Based on new waiver authority included in recently-passed legislation, the HHS Secretary has waived certain restrictions on Medicare coverage of telehealth services for traditional Medicare beneficiaries during the coronavirus public health emergency. The waiver, effective for services starting on March 6, 2020, lifts the requirement that beneficiaries in traditional Medicare must live in rural areas in order to receive telehealth services, meaning beneficiaries in any geographic area could receive telehealth services; lifts the requirement that beneficiaries in traditional Medicare travel to an “originating site” in order to get Medicare coverage of a full telehealth visit, which would allow beneficiaries to remain in their homes for telehealth visits reimbursed by Medicare; and allows telehealth visits to be delivered via smartphone with real-time audio/video interactive capabilities in lieu of other equipment. These telehealth services are not limited to COVID-19 related services; they are available to patients without regard to diagnosis. Telehealth visits can include regular office visits, mental health counseling, and preventive health screenings.
Traditional Medicare also covers brief, “virtual check-ins” via telephone or captured video image, and E-visits, for all beneficiaries, regardless of whether they reside in a rural area. These visits are more limited in scope than a full telehealth visit, and there is no originating site requirement. Medicare covers all types of telehealth services under Part B, so beneficiaries in traditional Medicare who use these benefits are subject to the Part B deductible of $198 in 2020 and 20 percent coinsurance. However, the HHS Office of Inspector General is providing flexibility for providers to reduce or waive cost sharing for telehealth visits during the COVID-19 public health emergency.
Medicare Advantage plans are able to offer additional telehealth benefits not covered by traditional Medicare, including telehealth visits for beneficiaries provided to enrollees in their own homes, and services provided outside of rural areas. Medicare Advantage plans have flexibility to waive certain requirements with regard to coverage and cost sharing in cases of disaster or emergency, such as the COVID-19 outbreak. In response to the coronavirus pandemic, CMS has advised plans that they may waive or reduce cost sharing for telehealth services, as long as plans do this uniformly for all similarly situated enrollees.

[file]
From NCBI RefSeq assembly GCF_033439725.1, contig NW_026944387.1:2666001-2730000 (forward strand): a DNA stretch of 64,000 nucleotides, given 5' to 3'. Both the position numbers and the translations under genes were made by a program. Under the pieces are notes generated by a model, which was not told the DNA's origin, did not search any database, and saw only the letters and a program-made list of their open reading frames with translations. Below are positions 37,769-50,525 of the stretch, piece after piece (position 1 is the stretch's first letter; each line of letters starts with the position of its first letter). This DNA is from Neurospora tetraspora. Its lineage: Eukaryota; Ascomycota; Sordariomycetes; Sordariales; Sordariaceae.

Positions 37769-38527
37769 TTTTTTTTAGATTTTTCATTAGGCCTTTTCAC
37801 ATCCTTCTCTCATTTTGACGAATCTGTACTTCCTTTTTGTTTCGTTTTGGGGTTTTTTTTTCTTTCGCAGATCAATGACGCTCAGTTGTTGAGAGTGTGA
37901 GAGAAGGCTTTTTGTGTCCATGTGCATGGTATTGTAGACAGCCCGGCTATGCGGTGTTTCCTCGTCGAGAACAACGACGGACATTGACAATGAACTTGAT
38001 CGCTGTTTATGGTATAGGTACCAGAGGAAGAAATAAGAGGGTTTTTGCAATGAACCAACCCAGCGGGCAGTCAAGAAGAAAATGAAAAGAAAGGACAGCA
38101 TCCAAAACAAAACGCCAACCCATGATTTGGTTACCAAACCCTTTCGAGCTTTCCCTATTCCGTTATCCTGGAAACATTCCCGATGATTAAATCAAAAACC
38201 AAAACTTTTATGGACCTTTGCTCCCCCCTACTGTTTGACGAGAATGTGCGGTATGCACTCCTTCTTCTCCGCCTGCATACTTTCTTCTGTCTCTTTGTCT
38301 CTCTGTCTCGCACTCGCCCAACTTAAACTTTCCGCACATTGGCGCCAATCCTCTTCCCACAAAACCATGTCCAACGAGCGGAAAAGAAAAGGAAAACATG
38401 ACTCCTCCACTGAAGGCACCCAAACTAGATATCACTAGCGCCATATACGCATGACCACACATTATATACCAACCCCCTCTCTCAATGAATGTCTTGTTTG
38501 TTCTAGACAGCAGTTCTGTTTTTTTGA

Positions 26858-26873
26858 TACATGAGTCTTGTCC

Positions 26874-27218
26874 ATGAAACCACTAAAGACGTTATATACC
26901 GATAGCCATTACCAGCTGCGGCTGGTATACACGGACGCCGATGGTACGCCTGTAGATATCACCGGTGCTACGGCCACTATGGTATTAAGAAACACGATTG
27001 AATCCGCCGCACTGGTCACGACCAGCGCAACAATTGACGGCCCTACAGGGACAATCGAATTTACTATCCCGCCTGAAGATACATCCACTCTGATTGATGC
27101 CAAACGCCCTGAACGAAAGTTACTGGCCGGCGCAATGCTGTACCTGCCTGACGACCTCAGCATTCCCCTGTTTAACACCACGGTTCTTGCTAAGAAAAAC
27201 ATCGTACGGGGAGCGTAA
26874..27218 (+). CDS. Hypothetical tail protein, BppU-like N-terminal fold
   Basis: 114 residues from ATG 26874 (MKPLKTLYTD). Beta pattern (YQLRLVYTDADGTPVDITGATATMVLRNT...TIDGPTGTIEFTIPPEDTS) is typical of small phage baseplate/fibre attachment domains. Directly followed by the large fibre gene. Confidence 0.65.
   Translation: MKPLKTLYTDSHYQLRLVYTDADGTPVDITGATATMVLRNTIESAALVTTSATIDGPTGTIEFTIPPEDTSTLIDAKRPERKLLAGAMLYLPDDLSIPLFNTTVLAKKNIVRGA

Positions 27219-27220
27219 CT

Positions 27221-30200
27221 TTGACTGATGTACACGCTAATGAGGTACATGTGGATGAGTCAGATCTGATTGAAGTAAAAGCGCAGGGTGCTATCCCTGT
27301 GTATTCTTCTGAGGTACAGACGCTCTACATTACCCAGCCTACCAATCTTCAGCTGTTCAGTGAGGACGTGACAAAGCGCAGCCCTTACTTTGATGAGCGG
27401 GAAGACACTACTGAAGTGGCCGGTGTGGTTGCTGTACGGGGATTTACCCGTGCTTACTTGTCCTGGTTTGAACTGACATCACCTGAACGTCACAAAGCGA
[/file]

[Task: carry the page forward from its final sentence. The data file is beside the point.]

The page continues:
The Department of Homeland Security recommends that, in advance of a pandemic, people ensure they have a continuous supply of regular prescription drugs. Typically Medicare Part D plans place limits on the amount of medication people can receive at one time, and limits on the frequency with which patients can refill their medications. CMS has stated that in cases of national disaster or emergency declarations or public health declarations, it expects Part D plans to lift their “refill-too-soon” edits until the termination of the emergency declaration.
In light of the coronavirus pandemic, Part D plans (both stand-alone drug plans and Medicare Advantage drug plans) may (but are not required to) relax certain requirements with regard to limits on extended day supply and “refill-too-soon” restrictions. Because refill rules vary across Part D plans, Part D enrollees would need to contact their pharmacist or plan to determine if they can get an extended supply.
According to CMS, for drugs covered under Part B, Medicare and its contractors make decisions locally and on a case-by-case basis as to whether to provide and pay for a greater-than-30 day supply of drugs.
Plans that provide Medicare-covered benefits to Medicare beneficiaries, including stand-alone prescription drug plans and Medicare Advantage plans, typically have provider networks and limit the ability of enrollees to receive Medicare-covered services from out-of-network providers, or charge enrollees more when they receive services from out-of-network providers or pharmacies. In light of the declaration of a public health emergency in response to the coronavirus pandemic, certain special requirements with regard to out-of-network services are in place. During the period of the declared emergency, Medicare Advantage plans are required to cover services at out-of-network facilities that participate in Medicare, and charge enrollees who are affected by the emergency and who receive care at out-of-network facilities no more than they would face if they had received care at an in-network facility.
Part D plan sponsors are also required to ensure that their enrollees have adequate access to covered Part D drugs at out-of-network pharmacies when enrollees cannot reasonably be expected to use in-network pharmacies. Part D plans may also relax restrictions they may have in place with regard to various methods of delivery, such as mail or home delivery, to ensure access to needed medications for enrollees who may be unable to get to a retail pharmacy.
In response to the national emergency declaration related to the coronavirus pandemic, CMS is waiving the requirement for a 3-day prior hospitalization for coverage of a skilled nursing facility (SNF) for those Medicare beneficiaries who need to be transferred as a result of the effect of a disaster or emergency. For beneficiaries who may have recently exhausted their SNF benefits, the waiver from CMS authorizes renewed SNF coverage without first having to start a new benefit period.
Nursing home residents who have Medicare coverage and who need inpatient hospital care, or other Part A, B, or D covered services related to testing and treatment of coronavirus disease, are entitled to those benefits in the same manner that community residents with Medicare are.
Medicare establishes quality and safety standards for nursing facilities with Medicare beds, and has issued guidance related to infection control and prevention for COVID-19 to limit the exposure of nursing home staff and patients. This guidance directs nursing homes to restrict visitation by all visitors and non-essential health care personnel (except in compassionate care situations such as end-of-life), cancel communal dining and other group activities, and actively screen residents and staff for symptoms of COVID-19. These new rules do not apply to assisted living facilities, which are regulated by states.